Leuce Acte (Arabic ليوكيسس) is the name that was given to the city known nowadays El-Alamein (Arabic العلمين) during the Hellenistic and Greco-Roman periods. A city, port and cemetery that part of it had been accidentally discovery in 1986 while digging to build the new Marina El-Alamein resort. It had been named by the Supreme Council of Antiquities (SCA) “The Archaeological Area of Marina El-Alamein” or “Marina El-Alamein Monuments”. The city name “Leuce Acte” means the white shell in Greece language (Arabic الصدفة البيضاء) and it comes from the shape that this area looked like from the sea, as from the sea the city had the shape of a shell and because of its white sand it looked like a white shell.
Sources say that the region had previously a port for exporting of cereals and grains, especially wheat that comes from the territory starts from Paraetonium at the west (currently known as Matruh Governorate) to Alexandria at the east. It is known that during the Roman Empire times, Egypt and especially this area was the Empire farm which served most of its Mediterranean parts. The city was built during the Ptolemaic time and continued growing during the Roman and Byzantine eras and this can be realized from the differences in the buildings architecture that varies from the Greece to the roman architecture.
Not so far from El-Alamein city, around 4 km away from the city and to the right side of Alexandria-Marsa Matruh road in the direction to Matruh at the distance exactly between 98.5 km to 100.2 km away from Alexandria located the Marina El-Alamein monuments site.
Discovered in this region a city from the Greco-Roman period, some ancient architectural buildings as a distinguished example of the art of architecture during the Roman era in Egypt and the main divisions are:
Description of the area:
The discovered area is in a polygon shape and in some how looks like a rectangle. The long side is parallel to the main Alexandria-Matruh road with distance of 1700 meter and its depth varies between 300 and 700 meters from the road to the sea (see the map).
A kilometer from the east border of the site is the entrance of the area and around 50 meters away from the entrance gate there are the offices for the SCA employees and the tourism officers which in the future will be the main entrance for the area.
East north to this building and so close to the sea coast is another building which is used those days as a store for the monuments been discovered in the area. In the future it will be renovated to be the interior showroom for the museum which will contain the collected monuments from the area while the whole outside area will be the exterior open area of the museum.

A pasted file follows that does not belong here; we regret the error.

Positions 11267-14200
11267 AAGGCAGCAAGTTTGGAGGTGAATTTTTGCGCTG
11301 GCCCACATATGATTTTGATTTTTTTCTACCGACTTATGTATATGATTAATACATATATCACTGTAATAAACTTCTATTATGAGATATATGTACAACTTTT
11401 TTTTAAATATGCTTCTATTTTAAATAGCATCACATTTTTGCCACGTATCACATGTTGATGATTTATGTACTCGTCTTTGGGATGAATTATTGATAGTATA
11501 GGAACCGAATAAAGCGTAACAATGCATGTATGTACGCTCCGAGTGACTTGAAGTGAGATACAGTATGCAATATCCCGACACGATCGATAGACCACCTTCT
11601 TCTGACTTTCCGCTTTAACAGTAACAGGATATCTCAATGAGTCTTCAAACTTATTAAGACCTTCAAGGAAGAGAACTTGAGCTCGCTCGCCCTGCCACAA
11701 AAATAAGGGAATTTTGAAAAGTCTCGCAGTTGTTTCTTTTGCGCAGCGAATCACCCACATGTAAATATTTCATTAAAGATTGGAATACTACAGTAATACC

Not so far from the interior museum to the east of it a huge market “souk” that served the old city.
To the south east of the market stands a group of villas for the reach people lived during this old period and not so far of it some other houses.
To the south west a little bit far from this compound of villas lies an intermediate size temple for Horus the Ancient Egyptian sky god.
Finally and to the very south of the town lies the ceremony area, the reason that it was located very south is for the polluted air not to blow over the city as normally air currents blows from the sea to the desert.
Future plans: Renovating the area to be an open museum
For the past years since the discovery of Leuce Acte city in 1986 there was cooperative work between the Supreme Council of Antiquities (SCA) with the Polish Center of Mediterranean Archaeology (PCMA) as there were two projects started one carried out by the polish archaeological expedition for excavating the area and discovering the under sand monuments and the other project is the Polish-Egyptian restoration project with its main mission to reconstruct and erect the ruined monuments peaces using a methodology called Anastylosis.
During the last couple of years and under the umbrella of the SCA conjointly with the PCMA and the American Research Center in Egypt (ARCE) another project had been started to develop the archaeological area of Martina El-Alamein and convert it to an open museum that can be visited all the time during the day. This project is carried out in parallel with the two other projects taking place in the area.
The project had been started 2003 by building a one floor interior area museum on 800 square meters. It will display 500 pieces from all the archaeological areas discovered form Alexandria to Matruh and placed according to the historic sequence since the Ptolemaic era which began 332 BC until the Greco-Roman era which began the end of the fourth century AD and lasted several centuries.
The museum will highlight the aspects of daily life, religious and cultural rights of the inhabitants of this region through the ages, it also will show the features of economic and commercial activity through presenting of relics discovered there, most notably a group of gold and bronze currencies, statues, pottery vessels, amphorae and remnants of ancient architectural buildings.
The project also plans to light the outside area of the museum at night, remove debris dumps, landscape the area and prepares a specific course for the visit begins from the Museum passing by the old residential area, the market area, the temple and ends with the graves.